A Home for Professional, Practicing and Applied Anthropology

The AAA has been a scholarly home for anthropology and anthropologists since its founding in 1902. The AAA provides an intellectual home for its scholar constituents and its membership appears stable. However, the membership of the AAA consists primarily of students and anthropologists in the academy with clear career tracks and more or less predictable futures. […]

A Toll of Two Cities

Unless you are a specialist on the Middle East, the chances are you have never heard of Aleppo and Sanaa, two of the oldest cities in the region with continual habitation. Aleppo has existed for at least 7,000 years and Sanaa is known as the legendary city where Shem (Sam in Arabic) settled after the […]

Dance After the Khmer Rouge

It is essential to safeguard cultural heritage, both tangible and intangible, against potential aggressors. Intangible heritage “includes traditions or living expressions inherited from our ancestors and passed on to our descendants, such as oral traditions, performing arts, social practices, rituals, festive events, knowledge and practices concerning nature and the universe or the knowledge and skills […]

The Ethical Elephant in the Room

Class struggle is the name of the game at universities. Picture this. You have a PhD in anthropology and are hired, as an adjunct, to teach an anthropology course on “colonialism, economic crisis, peasant struggles, nationalism, indigenous rights, independence movements, and struggles over development and underdevelopment.” That’s an actual job posting. The salary for the […]

Mortality Among High-School Educated Whites in the US: An Anthropological View

Every once in a while, a piece of research comes along that is considered a “game-changer”.  I had that experience about a year ago when two economists, Anne Case and Angus Deaton, published an analysis of recent mortality trends in the United States.  If you electronically search “mortality trends” for the US, you will see overall, […]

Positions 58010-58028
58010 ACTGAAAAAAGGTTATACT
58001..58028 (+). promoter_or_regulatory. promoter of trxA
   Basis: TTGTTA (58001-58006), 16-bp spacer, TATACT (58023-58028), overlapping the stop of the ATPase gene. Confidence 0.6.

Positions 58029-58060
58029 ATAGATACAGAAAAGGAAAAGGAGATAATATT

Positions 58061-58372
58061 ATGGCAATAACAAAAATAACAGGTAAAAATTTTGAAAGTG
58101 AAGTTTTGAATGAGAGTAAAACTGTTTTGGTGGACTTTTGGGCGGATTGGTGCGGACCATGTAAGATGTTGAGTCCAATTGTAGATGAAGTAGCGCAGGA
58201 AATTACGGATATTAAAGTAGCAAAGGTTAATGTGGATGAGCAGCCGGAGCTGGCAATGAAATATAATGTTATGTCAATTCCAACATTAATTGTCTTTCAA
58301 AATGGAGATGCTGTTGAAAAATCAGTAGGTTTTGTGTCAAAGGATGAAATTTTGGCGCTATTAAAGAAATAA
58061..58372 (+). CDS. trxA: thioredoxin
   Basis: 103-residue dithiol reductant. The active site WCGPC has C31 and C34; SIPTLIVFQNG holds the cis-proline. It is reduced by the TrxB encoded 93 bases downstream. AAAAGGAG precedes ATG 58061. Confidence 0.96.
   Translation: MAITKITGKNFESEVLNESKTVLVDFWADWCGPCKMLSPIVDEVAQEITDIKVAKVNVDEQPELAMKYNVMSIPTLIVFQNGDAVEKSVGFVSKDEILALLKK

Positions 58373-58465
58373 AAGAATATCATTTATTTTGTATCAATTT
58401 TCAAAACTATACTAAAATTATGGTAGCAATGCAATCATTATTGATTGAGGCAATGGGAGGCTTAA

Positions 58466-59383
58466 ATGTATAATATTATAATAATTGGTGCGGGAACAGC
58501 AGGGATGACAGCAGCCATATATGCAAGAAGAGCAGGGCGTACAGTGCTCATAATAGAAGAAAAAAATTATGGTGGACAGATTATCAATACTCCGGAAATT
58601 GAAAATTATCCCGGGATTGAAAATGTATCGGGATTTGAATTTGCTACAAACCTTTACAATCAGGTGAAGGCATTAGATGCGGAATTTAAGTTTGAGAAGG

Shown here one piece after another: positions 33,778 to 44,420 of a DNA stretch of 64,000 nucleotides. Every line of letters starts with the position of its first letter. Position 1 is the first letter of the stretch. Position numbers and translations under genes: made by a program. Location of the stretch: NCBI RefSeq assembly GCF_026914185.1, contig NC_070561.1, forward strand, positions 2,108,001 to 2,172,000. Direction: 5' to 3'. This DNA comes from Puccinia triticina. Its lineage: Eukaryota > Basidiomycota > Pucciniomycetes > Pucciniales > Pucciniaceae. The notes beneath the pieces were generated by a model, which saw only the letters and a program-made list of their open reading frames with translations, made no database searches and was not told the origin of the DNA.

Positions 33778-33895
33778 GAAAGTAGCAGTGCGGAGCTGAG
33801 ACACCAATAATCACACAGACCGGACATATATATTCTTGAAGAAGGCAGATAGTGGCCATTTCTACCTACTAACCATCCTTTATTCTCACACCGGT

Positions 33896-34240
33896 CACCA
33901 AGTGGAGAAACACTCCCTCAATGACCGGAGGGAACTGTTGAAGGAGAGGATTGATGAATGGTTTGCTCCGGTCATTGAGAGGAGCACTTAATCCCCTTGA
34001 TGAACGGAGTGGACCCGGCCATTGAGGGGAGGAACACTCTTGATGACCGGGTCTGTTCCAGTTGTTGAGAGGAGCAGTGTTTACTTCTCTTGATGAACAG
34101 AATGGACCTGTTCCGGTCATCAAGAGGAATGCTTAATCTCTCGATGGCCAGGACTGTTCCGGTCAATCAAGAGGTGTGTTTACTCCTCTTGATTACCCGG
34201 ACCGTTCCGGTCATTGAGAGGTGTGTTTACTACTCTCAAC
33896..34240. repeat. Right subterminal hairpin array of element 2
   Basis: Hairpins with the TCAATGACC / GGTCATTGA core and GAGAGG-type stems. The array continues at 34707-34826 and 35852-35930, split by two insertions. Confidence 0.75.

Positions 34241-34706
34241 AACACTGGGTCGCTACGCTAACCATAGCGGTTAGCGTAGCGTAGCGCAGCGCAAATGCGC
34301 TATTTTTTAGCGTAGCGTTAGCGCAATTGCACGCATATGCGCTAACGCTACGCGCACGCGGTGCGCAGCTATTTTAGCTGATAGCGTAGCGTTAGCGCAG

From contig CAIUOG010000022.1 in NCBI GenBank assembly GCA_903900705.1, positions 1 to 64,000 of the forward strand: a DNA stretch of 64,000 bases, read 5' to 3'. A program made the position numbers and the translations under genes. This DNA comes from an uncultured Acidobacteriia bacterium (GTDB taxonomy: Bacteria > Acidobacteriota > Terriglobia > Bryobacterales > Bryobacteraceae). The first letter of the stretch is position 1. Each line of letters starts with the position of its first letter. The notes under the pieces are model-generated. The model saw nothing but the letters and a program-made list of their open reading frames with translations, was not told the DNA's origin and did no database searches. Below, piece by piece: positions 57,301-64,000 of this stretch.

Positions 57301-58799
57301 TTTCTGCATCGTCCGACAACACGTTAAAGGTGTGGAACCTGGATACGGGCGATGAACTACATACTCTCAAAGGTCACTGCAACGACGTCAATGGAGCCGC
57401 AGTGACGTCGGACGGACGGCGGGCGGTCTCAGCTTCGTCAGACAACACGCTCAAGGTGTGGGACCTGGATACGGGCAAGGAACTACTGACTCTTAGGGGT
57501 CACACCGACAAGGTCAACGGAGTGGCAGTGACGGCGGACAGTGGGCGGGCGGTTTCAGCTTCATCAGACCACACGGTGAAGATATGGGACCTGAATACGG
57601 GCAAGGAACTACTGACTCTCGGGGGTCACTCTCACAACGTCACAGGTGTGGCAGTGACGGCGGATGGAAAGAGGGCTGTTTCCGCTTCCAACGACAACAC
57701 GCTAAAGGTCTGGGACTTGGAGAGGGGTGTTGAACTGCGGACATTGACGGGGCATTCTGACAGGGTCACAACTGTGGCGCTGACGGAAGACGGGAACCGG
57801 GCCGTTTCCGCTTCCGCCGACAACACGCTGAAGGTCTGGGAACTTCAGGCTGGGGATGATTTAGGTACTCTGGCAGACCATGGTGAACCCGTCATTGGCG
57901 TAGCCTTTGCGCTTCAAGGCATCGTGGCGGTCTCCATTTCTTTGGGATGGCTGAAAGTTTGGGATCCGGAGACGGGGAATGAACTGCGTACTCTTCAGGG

Collaborative Ethnography in Kensington Market

How one research project takes a collaborative approach to the study of urban transformation. I arrived at the café to meet Tracy, who runs a small family business at the Kensington Market, at 3:30 pm on a cold day in April. I saw her sitting near the window with a plastic bag full of receipts. […]

Fieldwork Then and Now

From Graduate Student to Professor I just returned from two fieldwork trips, one to India for six weeks and the other to Brazil for four weeks. The purpose of the India trip was to scout new sites for my ongoing work on women’s mental health. The second trip was to continue my NSF-funded research project on food […]

Yes, Your Emails to Congress Matter

A Message from the National Humanities Alliance We have all become familiar with urgent requests in our inboxes and social media feeds to write our Members of Congress about an important issue. With a few clicks, these “action alerts” promise, we can influence our Senators and Representatives. Once we enter our zip code, we see […]

Food for Thought

Tracing Gender and Sensuality in Middle Eastern Cuisine Regardless of whether you have a sweet-tooth or not, it never hurts to splurge on sweets especially if you are travelling in the Middle East and North Africa region. With its history-laden, one-of-a-kind food culture, the region is a trendsetter in healthy and nutritious eating practices in […]

The Trump at the End of the World

This past summer, I received the sort of proposal that is the joy of our profession: an invitation to hold the Evan Williams Fellowship at the University of Otago in New Zealand. It is a short-term but prestigious position that requires delivering a public lecture for the community. When I accepted, I had a general […]